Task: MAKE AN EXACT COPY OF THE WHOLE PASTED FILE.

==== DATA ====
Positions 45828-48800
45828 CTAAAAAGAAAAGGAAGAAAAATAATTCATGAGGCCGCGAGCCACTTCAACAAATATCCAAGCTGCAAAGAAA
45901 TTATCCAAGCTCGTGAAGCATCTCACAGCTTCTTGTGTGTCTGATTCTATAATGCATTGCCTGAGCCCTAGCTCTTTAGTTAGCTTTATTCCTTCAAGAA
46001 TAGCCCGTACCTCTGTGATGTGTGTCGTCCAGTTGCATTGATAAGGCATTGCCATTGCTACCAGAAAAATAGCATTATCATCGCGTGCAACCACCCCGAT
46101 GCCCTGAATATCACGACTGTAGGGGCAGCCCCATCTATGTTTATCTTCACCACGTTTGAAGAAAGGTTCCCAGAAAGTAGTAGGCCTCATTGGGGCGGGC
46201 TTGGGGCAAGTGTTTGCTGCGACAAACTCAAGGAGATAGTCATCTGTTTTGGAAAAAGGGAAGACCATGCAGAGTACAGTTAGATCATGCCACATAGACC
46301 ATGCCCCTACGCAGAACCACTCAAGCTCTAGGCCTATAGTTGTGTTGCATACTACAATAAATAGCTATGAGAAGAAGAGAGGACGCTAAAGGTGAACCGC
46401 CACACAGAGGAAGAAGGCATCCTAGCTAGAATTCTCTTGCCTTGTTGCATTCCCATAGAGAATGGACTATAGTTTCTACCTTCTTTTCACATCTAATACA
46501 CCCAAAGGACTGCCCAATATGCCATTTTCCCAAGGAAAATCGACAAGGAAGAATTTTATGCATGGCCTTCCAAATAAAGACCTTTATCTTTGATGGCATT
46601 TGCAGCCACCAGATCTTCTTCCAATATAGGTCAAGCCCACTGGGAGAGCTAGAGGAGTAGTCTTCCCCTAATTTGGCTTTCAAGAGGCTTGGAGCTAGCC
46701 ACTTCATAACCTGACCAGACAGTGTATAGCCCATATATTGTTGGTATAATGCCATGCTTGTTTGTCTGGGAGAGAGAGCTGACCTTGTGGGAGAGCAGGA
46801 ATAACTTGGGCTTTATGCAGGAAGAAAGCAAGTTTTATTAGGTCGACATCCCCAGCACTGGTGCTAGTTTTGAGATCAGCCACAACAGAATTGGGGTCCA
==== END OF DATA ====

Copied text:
Positions 45828-48800
45828 CTAAAAAGAAAAGGAAGAAAAATAATTCATGAGGCCGCGAGCCACTTCAACAAATATCCAAGCTGCAAAGAAA
45901 TTATCCAAGCTCGTGAAGCATCTCACAGCTTCTTGTGTGTCTGATTCTATAATGCATTGCCTGAGCCCTAGCTCTTTAGTTAGCTTTATTCCTTCAAGAA
46001 TAGCCCGTACCTCTGTGATGTGTGTCGTCCAGTTGCATTGATAAGGCATTGCCATTGCTACCAGAAAAATAGCATTATCATCGCGTGCAACCACCCCGAT
46101 GCCCTGAATATCACGACTGTAGGGGCAGCCCCATCTATGTTTATCTTCACCACGTTTGAAGAAAGGTTCCCAGAAAGTAGTAGGCCTCATTGGGGCGGGC
46201 TTGGGGCAAGTGTTTGCTGCGACAAACTCAAGGAGATAGTCATCTGTTTTGGAAAAAGGGAAGACCATGCAGAGTACAGTTAGATCATGCCACATAGACC
46301 ATGCCCCTACGCAGAACCACTCAAGCTCTAGGCCTATAGTTGTGTTGCATACTACAATAAATAGCTATGAGAAGAAGAGAGGACGCTAAAGGTGAACCGC
46401 CACACAGAGGAAGAAGGCATCCTAGCTAGAATTCTCTTGCCTTGTTGCATTCCCATAGAGAATGGACTATAGTTTCTACCTTCTTTTCACATCTAATACA
46501 CCCAAAGGACTGCCCAATATGCCATTTTCCCAAGGAAAATCGACAAGGAAGAATTTTATGCATGGCCTTCCAAATAAAGACCTTTATCTTTGATGGCATT
46601 TGCAGCCACCAGATCTTCTTCCAATATAGGTCAAGCCCACTGGGAGAGCTAGAGGAGTAGTCTTCCCCTAATTTGGCTTTCAAGAGGCTTGGAGCTAGCC
46701 ACTTCATAACCTGACCAGACAGTGTATAGCCCATATATTGTTGGTATAATGCCATGCTTGTTTGTCTGGGAGAGAGAGCTGACCTTGTGGGAGAGCAGGA
46801 ATAACTTGGGCTTTATGCAGGAAGAAAGCAAGTTTTATTAGGTCGACATCCCCAGCACTGGTGCTAGTTTTGAGATCAGCCACAACAGAATTGGGGTCCA